Beyond the economics, benefit and cost of higher education: First in family student perspectives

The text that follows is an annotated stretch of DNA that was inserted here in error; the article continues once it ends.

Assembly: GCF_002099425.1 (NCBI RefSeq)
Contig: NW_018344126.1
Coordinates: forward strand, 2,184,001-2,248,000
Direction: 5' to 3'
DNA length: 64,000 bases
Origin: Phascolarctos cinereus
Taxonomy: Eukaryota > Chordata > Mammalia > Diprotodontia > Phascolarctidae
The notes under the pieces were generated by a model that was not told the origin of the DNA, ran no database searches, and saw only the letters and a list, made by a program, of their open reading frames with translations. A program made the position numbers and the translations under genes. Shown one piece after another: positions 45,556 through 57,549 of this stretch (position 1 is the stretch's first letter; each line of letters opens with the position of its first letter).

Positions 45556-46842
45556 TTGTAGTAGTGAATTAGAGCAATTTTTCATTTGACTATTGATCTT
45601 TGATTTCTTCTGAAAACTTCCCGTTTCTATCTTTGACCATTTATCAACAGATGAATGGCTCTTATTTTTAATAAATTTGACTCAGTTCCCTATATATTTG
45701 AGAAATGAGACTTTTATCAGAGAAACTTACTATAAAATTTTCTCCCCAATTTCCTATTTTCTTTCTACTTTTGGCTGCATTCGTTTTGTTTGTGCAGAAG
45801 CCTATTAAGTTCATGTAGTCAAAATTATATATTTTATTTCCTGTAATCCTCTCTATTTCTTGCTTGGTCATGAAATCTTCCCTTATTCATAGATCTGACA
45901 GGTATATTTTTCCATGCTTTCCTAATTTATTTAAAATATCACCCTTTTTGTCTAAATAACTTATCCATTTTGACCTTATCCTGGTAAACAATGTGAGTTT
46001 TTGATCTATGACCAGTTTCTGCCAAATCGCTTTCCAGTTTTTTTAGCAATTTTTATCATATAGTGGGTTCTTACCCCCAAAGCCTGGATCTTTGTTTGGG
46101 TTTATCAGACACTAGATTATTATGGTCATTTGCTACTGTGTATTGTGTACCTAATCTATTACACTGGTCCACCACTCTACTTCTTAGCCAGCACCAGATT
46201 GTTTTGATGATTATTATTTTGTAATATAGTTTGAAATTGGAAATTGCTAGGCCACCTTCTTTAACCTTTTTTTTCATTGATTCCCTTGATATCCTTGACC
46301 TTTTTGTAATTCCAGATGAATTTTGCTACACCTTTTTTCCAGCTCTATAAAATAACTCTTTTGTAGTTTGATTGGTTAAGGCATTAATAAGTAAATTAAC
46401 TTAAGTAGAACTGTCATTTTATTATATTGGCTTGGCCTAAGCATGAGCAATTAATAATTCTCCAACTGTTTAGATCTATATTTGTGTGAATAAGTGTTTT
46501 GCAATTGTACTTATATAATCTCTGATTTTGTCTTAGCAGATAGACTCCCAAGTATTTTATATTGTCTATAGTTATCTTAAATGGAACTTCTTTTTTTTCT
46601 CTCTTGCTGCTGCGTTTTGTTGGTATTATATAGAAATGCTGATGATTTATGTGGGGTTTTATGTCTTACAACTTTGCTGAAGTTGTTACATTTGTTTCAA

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Internationally, higher education is considered key to individual and societal economic success. Using a narrative inquiry approach, this paper broadens our understanding of the benefit and cost of participating in higher education (HE) beyond employment opportunities and tuition fees. The qualitative study on which this paper is based explores the lived experience of eighteen First in Family (FiF) students to create a collection of narrative accounts. On the basis of this evidence, we argue that the benefit of HE extends to encompass the strengthening of FiF students’ sense of competencies and confidence, contributes towards broadening of social experiences, and transforms perspectives. Furthermore, associated non-monetary costs of HE includes the requirement to balance competing life demands and the adoption of poor health behaviours. The study highlights the importance of both monetary and non-monetary factors when assessing overall return on investment of HE.